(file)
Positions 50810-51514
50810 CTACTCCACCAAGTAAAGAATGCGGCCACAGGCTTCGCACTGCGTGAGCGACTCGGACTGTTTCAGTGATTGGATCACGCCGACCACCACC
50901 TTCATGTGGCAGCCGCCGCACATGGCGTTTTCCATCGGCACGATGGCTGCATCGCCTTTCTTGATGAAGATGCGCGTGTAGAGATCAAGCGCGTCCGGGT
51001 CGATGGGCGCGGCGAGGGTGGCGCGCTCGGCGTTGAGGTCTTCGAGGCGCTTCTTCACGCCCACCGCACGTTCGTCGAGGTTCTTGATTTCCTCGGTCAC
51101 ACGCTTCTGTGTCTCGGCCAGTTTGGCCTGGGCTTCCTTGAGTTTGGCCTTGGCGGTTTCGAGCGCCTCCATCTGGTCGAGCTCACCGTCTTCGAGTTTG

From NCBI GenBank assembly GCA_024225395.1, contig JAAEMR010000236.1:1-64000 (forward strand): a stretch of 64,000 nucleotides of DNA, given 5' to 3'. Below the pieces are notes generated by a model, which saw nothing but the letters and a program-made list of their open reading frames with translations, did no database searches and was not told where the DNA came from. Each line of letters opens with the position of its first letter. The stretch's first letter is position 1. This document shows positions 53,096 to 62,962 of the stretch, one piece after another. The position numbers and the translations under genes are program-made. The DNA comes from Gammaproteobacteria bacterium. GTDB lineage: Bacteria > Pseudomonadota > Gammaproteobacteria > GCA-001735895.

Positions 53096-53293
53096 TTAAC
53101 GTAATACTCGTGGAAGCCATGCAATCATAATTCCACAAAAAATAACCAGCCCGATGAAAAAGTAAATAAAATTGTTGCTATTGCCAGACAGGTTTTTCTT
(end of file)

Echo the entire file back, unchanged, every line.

Positions 50810-51514
50810 CTACTCCACCAAGTAAAGAATGCGGCCACAGGCTTCGCACTGCGTGAGCGACTCGGACTGTTTCAGTGATTGGATCACGCCGACCACCACC
50901 TTCATGTGGCAGCCGCCGCACATGGCGTTTTCCATCGGCACGATGGCTGCATCGCCTTTCTTGATGAAGATGCGCGTGTAGAGATCAAGCGCGTCCGGGT
51001 CGATGGGCGCGGCGAGGGTGGCGCGCTCGGCGTTGAGGTCTTCGAGGCGCTTCTTCACGCCCACCGCACGTTCGTCGAGGTTCTTGATTTCCTCGGTCAC
51101 ACGCTTCTGTGTCTCGGCCAGTTTGGCCTGGGCTTCCTTGAGTTTGGCCTTGGCGGTTTCGAGCGCCTCCATCTGGTCGAGCTCACCGTCTTCGAGTTTG

From NCBI GenBank assembly GCA_024225395.1, contig JAAEMR010000236.1:1-64000 (forward strand): a stretch of 64,000 nucleotides of DNA, given 5' to 3'. Below the pieces are notes generated by a model, which saw nothing but the letters and a program-made list of their open reading frames with translations, did no database searches and was not told where the DNA came from. Each line of letters opens with the position of its first letter. The stretch's first letter is position 1. This document shows positions 53,096 to 62,962 of the stretch, one piece after another. The position numbers and the translations under genes are program-made. The DNA comes from Gammaproteobacteria bacterium. GTDB lineage: Bacteria > Pseudomonadota > Gammaproteobacteria > GCA-001735895.

Positions 53096-53293
53096 TTAAC
53101 GTAATACTCGTGGAAGCCATGCAATCATAATTCCACAAAAAATAACCAGCCCGATGAAAAAGTAAATAAAATTGTTGCTATTGCCAGACAGGTTTTTCTT